Some forms of workplace behaviour that constitute misconduct may appear beyond dispute, but the truth is not always obvious and employers are obliged to carry out full and fair investigations. That point was strikingly made in a case concerning a lorry driver who was overcome with a desperate urge to relieve himself due to the diabetes from which he suffers (Asda Stores Limited v Raymond).

The driver had worked for Asda Stores Limited for 15 years. He suffers from uncontrolled diabetes mellitus, so is disabled for the purposes of the Equality Act 2010. Whilst making a delivery to an Asda store, he was caught short as he climbed out of his cab. Realising that he could not wait until he reached the men's room, he tried to find a discreet part of the yard in which to relieve himself. His actions were caught on CCTV and, in due course, an investigation took place. The driver was embarrassed and apologetic but, after he frankly admitted what he had done, he was dismissed for gross misconduct without the manager who dealt with the matter investigating further.

In upholding the driver's unfair dismissal claim, an Employment Tribunal (ET) found that the initial investigation of the incident was neither impartial nor fair. After he admitted urinating in public, the view was taken that no further investigation as to why he had done so was required. The inadequacy of the inquiries made was not cured by the subsequent disciplinary process. His employer had not sought to rationalise why summary dismissal was reasonable, but had instead regarded it as a 'fait accompli'. In the ET's view, Asda did not have a genuine and reasonable belief that he was guilty of gross misconduct. A belief will only be reasonable if the employer can show that they had in mind reasonable grounds upon which to sustain it, having carried out as much investigation into the matter as was reasonable at the time the belief was formed. In the circumstances, dismissal did not lie within the range of options reasonably open to the employer.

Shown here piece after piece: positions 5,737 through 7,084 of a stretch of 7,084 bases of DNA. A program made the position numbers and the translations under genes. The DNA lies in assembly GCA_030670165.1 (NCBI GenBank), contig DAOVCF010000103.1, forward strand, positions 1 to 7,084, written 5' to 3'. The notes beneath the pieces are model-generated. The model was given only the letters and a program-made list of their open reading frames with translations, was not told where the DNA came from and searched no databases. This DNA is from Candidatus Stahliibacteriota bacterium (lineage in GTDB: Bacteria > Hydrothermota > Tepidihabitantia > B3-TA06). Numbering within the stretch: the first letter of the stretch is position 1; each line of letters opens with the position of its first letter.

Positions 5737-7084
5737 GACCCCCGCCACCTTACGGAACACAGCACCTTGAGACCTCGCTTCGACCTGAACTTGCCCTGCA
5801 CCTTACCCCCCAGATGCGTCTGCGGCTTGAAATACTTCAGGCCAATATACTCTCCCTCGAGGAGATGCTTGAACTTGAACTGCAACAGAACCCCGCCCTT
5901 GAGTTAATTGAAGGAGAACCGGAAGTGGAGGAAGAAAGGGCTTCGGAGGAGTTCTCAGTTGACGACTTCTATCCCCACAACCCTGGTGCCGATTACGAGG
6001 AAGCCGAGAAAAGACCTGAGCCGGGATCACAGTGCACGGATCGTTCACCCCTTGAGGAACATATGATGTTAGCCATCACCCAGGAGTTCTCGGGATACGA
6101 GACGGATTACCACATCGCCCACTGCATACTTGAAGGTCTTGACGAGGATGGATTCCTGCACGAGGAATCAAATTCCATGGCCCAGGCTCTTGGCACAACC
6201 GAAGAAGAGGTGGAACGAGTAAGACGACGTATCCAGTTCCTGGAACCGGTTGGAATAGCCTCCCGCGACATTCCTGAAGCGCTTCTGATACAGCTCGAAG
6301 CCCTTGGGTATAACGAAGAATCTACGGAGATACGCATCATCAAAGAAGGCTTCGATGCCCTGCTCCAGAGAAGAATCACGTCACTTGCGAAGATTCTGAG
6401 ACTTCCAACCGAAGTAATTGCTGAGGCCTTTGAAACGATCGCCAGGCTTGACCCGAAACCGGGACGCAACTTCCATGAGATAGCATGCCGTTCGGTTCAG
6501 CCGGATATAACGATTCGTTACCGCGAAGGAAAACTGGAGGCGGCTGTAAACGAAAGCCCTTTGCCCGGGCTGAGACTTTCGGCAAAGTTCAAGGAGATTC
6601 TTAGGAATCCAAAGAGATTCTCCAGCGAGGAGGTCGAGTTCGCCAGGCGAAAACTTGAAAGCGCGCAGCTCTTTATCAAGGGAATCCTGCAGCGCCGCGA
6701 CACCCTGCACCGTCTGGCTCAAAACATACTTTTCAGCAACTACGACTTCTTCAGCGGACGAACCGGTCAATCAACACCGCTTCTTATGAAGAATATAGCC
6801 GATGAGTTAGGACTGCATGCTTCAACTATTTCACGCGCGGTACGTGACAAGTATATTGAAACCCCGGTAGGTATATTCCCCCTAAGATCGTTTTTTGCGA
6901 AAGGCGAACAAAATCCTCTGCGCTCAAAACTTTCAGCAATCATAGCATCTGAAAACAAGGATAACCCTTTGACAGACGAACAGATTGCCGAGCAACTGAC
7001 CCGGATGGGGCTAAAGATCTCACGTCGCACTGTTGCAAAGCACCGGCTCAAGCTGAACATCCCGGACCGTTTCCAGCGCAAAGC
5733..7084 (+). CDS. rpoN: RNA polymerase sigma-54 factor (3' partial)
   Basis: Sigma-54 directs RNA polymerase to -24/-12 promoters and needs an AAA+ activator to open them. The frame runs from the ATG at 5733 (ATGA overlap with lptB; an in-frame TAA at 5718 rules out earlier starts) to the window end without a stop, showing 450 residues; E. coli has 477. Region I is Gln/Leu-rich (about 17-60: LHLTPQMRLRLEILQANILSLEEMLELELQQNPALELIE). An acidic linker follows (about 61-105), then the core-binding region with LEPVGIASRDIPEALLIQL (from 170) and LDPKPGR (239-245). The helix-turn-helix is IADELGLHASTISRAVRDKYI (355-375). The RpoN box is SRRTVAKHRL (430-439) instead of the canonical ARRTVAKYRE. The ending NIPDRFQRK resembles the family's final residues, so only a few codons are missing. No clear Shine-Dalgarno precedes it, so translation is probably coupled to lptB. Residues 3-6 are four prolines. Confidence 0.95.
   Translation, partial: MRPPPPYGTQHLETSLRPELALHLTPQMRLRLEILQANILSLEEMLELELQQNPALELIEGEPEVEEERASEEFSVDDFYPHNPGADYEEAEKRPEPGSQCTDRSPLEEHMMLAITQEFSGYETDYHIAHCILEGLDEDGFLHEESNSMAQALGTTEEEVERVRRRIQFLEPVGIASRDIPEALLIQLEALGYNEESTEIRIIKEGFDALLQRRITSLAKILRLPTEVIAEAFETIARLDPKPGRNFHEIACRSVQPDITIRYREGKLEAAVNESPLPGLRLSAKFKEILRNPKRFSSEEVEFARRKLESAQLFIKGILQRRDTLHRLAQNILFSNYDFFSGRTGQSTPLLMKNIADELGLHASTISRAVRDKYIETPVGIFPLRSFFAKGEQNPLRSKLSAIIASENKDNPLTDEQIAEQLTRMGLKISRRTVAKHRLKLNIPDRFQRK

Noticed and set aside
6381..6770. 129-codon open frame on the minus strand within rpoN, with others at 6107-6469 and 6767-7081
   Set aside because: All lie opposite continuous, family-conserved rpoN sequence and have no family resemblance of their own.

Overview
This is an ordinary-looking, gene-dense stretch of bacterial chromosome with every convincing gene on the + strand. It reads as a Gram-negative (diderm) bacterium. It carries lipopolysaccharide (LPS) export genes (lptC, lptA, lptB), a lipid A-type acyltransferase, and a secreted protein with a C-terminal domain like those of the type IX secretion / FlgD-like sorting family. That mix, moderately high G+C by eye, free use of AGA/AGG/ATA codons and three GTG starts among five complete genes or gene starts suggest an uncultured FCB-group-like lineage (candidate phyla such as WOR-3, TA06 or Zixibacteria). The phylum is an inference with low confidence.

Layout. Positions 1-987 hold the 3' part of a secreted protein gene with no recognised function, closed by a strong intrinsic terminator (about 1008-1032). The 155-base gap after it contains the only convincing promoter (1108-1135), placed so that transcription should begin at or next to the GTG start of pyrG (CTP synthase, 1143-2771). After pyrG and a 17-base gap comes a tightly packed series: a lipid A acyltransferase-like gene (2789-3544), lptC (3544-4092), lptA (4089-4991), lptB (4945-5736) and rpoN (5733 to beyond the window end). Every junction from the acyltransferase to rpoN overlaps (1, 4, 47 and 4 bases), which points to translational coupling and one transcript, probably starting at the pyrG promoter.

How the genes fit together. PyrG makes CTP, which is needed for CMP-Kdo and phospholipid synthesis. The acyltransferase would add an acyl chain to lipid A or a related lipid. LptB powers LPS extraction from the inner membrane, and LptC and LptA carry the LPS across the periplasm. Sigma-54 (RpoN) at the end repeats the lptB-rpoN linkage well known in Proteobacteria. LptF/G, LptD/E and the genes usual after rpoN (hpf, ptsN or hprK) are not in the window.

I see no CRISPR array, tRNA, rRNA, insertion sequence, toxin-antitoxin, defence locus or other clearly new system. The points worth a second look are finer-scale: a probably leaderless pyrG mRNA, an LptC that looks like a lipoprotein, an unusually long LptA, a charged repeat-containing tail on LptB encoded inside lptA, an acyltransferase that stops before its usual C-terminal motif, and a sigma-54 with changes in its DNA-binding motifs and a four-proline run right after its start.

In also upholding the driver's disability discrimination claim, the ET noted that he had made Asda aware that he suffers from diabetes mellitus in official documentation relating to night working. His employer therefore knew or could reasonably be expected to have known that he had the disability, and a desperate and uncontrollable urge to urinate is a recognised symptom of the condition. On the balance of probabilities, it was his medical condition that had led to his predicament.

The ET directed the driver's reinstatement and awarded him £5,000 for injury to feelings.

In challenging the ET's decision, Asda argued that the CCTV footage clearly showed the driver urinating on pallets used for the delivery of customers' shopping. The ET's failure to find as much led to fatally flawed reasoning throughout its ruling and a perverse conclusion. Furthermore, the ET had substituted its own views of the driver's misconduct for those of the employer.

In dismissing the appeal, however, the Employment Appeal Tribunal rejected Asda's plea that the evidence that the driver had urinated on the pallets was incontrovertible. The ET's finding that the operative cause of the act of urination was his disability was not challenged and there was simply no basis for the perversity and substitution mindset arguments. The ET's conclusion that trust and confidence between the employer and the driver was capable of being restored, thus enabling the latter's reinstatement, was also faultless.

When disciplinary proceedings are carried out, they must be fair, take account of the relevant facts and not be tainted by preconceived opinions. Getting it right at the outset can prevent issues arising at a later stage saving you time and money. Contact Emma-Louise Hewitt on 0808 166 8827 for advice on how to deal with any disciplinary matter. Or email e.hewitt@sydneymitchell.co.uk

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